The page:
Answer: In the hopes of providing your answer, I looked to the Mass.gov website. The following represents key details involved in buying and owning a gun, in Massachusetts.
Firearms Licenses in Massachusetts
The two most common types of firearms licenses in Massachusetts are:
- a Firearms Identification (FID) card, which permits the license holder to purchase and possess non-large capacity rifles, shotguns, ammunition and pepper spray.
- a License to Carry (LTC), which permits the license holder to purchase and possess all large and non-large capacity firearms, such as assault weapons, rifles, shotguns, and ammunition; this license also allows the carrying of concealed handguns.
FID card applicants can be as young as 15 years old with permission of a parent or guardian. Otherwise, an 18 year old can apply directly. All applicants must complete an approved firearms safety course or Massachusetts basic hunter education course, both of which provide an overview of Massachusetts gun laws and teach individuals how to safely handle a firearm. This education step is not required to purchase pepper spray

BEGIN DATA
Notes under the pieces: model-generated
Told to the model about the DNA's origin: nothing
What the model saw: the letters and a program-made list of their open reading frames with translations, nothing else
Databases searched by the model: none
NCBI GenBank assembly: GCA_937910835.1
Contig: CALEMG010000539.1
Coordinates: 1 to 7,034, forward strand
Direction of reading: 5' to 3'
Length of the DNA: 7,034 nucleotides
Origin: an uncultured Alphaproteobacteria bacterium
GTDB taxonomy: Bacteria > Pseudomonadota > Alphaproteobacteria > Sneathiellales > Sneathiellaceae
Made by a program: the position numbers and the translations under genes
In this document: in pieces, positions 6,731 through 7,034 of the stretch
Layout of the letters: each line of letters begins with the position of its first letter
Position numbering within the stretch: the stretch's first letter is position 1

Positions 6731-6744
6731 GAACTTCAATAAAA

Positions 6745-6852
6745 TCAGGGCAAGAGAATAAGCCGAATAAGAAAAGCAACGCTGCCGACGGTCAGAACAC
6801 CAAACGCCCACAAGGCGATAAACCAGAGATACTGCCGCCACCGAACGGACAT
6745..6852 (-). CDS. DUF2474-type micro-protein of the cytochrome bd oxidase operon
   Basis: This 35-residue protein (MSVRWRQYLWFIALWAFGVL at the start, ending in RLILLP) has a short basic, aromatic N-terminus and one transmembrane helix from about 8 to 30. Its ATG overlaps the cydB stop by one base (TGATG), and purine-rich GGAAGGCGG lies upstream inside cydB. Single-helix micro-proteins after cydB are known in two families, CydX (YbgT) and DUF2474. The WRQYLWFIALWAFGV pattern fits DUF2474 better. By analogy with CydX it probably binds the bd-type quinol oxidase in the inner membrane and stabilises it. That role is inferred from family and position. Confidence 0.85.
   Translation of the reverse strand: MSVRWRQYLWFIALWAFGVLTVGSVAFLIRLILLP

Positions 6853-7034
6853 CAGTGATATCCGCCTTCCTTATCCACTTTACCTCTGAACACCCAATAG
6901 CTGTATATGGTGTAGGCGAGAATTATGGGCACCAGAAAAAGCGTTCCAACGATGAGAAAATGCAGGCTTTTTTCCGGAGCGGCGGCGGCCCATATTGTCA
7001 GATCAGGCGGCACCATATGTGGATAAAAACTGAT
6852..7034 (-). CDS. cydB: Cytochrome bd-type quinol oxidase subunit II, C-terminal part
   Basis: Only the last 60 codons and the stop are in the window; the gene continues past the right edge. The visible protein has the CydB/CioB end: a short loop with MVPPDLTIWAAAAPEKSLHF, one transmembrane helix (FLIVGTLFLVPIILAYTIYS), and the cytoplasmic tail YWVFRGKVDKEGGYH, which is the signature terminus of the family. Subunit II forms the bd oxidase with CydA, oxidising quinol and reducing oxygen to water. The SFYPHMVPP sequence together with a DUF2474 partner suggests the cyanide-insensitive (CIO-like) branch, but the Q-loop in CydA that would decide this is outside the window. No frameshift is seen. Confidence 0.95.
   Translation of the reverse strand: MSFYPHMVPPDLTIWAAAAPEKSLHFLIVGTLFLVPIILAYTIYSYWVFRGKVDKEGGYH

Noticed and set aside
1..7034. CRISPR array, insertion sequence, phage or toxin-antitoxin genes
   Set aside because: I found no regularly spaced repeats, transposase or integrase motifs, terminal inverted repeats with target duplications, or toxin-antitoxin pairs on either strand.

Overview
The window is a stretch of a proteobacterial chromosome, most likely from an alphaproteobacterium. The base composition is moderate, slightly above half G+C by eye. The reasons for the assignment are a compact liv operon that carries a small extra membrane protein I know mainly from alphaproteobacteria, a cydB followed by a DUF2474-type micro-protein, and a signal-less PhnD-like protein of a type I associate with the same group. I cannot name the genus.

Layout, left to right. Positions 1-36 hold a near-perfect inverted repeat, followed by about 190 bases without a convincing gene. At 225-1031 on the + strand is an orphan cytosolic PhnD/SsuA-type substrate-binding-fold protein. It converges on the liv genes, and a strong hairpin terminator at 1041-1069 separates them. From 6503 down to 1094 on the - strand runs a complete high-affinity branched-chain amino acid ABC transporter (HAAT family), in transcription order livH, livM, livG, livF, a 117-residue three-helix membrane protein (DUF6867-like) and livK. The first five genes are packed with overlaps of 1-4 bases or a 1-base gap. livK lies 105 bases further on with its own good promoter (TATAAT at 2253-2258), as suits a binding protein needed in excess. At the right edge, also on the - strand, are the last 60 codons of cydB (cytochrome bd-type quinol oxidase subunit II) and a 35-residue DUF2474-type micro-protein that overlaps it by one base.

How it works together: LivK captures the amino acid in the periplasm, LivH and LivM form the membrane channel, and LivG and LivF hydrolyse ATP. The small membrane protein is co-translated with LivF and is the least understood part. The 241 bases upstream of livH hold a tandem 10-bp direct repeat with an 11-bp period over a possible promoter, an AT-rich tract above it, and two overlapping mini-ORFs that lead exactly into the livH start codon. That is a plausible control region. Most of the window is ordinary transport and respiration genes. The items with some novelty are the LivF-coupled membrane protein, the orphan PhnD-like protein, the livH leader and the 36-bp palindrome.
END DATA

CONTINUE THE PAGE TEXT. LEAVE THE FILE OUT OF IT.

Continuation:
LTC, applicants must be at least 21 years of age and must complete an approved firearms safety course or Massachusetts basic hunter education course.
Purchasing and Selling Firearms
A Massachusetts firearms license holder may sell up to 4 guns in any one calendar year through a private transfer without becoming a licensed Massachusetts firearms dealer. Each sale must be reported to the Firearms Records Bureau (FRB) within seven days of the transaction.
According to Massachusetts law, any individual who is the subject of a restraining order issued pursuant to G.L. c. 209Awill have their Firearms Identification (FID) card or Firearms License to Carry (LTC) suspended as long as the restraining order is in effect.
Attorney James Haroutunian practices real-estate law, estate planning and probate at 630 Boston Road, Billerica. He gladly invites questions at firstname.lastname@example.org or by phone at 978-671-0711. His website blog is found at www.hlawoffice.com. This column is published for informational purposes only and not to be relied on as legal advice, in any manner.